Romance hits Romeos' wallets as Valentine flower prices soar
A number of florists have doubled their prices in an attempt to cash in on today's expected Valentine's Day rush.
A telephone survey carried out by the Irish Independent showed that almost all florists contacted hiked their prices for February 14, even though the amount charged varied significantly from shop to shop.
Double price jumps were not uncommon, with Abbey Blooms in Dundalk and Branching Out on Morehampton Road in Dublin 4 admitting jumps from €50 to €100 and €42 to €90 respectively.
Most of the florists contacted put the blame for the price increases down to the simple law of supply and demand -- with some claiming that distributors were now charging three times the normal price for a rose.
"Everyone in the world wants the same flower on the same day," one retailer said.
"The distributors in Holland hike their prices and we have no choice but to pass it on the customer."
Prices varied from €120 for a dozen long length flowers on Dublin's northside to €65 in the Evergreen Florist in Galway city.
The Irish Independent found that the cheapest roses are to be found in the larger supermarkets like Lidl, who are charging €34.99 for a dozen red or white posies, and Dunnes Stores, whose Swords outlet in Dublin is selling them at an even cheaper €30. Tesco are charging €44.99.
Consumers groups have slammed flower distributors and retailers for charging the exorbitant prices for Valentine's roses.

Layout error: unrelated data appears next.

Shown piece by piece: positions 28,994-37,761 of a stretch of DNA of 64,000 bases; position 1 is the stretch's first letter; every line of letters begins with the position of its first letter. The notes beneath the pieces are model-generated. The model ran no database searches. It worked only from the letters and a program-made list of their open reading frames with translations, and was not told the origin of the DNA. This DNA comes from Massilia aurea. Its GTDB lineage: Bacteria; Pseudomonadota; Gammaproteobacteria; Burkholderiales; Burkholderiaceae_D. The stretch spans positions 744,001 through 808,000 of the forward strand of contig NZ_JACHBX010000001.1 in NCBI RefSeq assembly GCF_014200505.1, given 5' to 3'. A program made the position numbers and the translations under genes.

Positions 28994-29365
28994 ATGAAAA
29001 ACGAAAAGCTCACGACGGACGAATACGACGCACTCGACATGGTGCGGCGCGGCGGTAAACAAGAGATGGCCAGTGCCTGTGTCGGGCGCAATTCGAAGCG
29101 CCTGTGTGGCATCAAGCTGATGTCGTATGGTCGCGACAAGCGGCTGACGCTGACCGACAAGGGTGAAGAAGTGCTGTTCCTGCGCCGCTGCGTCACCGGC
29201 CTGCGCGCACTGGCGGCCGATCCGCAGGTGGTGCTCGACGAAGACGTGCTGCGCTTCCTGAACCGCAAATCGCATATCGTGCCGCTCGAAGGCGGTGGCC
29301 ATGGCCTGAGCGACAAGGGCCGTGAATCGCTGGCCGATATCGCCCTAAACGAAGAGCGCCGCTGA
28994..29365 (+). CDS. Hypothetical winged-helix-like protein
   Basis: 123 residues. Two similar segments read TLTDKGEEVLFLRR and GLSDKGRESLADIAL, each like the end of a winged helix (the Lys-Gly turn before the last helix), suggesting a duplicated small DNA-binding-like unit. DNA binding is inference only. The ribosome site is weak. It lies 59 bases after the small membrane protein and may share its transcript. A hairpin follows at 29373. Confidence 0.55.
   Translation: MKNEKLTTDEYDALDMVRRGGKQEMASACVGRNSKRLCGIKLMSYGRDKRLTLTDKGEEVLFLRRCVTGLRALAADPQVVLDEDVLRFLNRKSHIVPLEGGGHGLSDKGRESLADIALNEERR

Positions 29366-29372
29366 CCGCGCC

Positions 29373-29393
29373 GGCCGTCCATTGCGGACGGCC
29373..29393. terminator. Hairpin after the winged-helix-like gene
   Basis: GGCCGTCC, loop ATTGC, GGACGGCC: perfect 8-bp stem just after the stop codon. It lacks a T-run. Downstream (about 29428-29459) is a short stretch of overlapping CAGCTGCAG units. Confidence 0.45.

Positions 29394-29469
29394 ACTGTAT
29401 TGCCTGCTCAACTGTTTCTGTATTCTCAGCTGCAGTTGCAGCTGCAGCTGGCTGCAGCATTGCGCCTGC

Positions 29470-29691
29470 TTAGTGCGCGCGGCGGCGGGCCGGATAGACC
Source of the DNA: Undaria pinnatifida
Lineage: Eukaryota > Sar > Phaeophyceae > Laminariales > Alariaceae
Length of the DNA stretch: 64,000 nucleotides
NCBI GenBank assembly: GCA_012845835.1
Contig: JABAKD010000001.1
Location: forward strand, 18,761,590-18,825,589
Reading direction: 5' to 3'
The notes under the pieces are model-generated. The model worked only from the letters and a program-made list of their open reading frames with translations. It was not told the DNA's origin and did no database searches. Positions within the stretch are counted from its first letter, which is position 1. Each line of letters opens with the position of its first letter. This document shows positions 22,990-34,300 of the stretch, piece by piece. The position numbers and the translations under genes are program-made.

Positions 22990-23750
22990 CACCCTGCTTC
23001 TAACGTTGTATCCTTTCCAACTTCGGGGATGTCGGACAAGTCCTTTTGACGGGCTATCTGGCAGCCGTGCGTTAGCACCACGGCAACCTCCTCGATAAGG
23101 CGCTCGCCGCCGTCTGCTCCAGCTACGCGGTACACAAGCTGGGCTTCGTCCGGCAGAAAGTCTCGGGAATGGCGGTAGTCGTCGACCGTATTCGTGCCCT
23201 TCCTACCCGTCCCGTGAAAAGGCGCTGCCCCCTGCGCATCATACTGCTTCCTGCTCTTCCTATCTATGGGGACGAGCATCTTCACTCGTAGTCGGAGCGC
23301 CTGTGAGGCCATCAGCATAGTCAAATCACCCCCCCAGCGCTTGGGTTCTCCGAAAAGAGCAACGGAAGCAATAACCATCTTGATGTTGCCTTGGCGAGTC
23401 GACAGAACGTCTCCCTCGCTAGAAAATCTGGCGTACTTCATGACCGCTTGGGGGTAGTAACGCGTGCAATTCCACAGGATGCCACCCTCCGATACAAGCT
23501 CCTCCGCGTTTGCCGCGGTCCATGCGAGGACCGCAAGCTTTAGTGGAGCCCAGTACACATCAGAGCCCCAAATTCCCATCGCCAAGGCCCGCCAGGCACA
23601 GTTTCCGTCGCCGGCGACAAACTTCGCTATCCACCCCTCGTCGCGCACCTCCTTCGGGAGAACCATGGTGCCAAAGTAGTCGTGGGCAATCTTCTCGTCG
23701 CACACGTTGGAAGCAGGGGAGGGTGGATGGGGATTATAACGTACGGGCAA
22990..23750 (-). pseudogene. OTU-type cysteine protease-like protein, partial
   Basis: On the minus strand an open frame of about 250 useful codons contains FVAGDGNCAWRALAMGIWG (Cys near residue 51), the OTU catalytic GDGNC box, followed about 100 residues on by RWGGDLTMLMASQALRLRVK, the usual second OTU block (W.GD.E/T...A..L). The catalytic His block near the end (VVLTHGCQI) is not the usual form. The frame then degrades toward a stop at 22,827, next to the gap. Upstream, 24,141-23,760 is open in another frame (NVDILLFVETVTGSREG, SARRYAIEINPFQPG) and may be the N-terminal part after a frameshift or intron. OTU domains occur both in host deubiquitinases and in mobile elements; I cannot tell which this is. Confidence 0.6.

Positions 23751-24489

Dermott Jewell of the Consumer's Association of Ireland (CAI) says that the cheaper prices in places like Lidl show that customers are "being fleeced".
"They are the only ones who are providing the challenge and it's good to see it. If some stores can sell them significantly cheaper then it shows that there is a big mark-up being made," he said.
Smaller florists claim that the buying power of multiple outlet giants like Lidl and Dunnes make it impossible for them to compete.
"It's ridiculous," said Geraldine Ball, manager of Abbey Blooms in Dundalk.
"It can only be that they are buying the roses by the billion," she added.
However, the CAI say that, although distribution costs undoubtedly increase in the run up to Valentine's Day, customers are being ripped off when buying roses for their loved one.
"This has been looked at year after year," said Mr Jewell.
"The distributors put it back to the growers and there is a bit of truth in that but, let's be honest, every single person on that chain is trying to make as much money as they can.
"It's seen as an opportunity to extract as much money from the Irish consumer as possible," he added.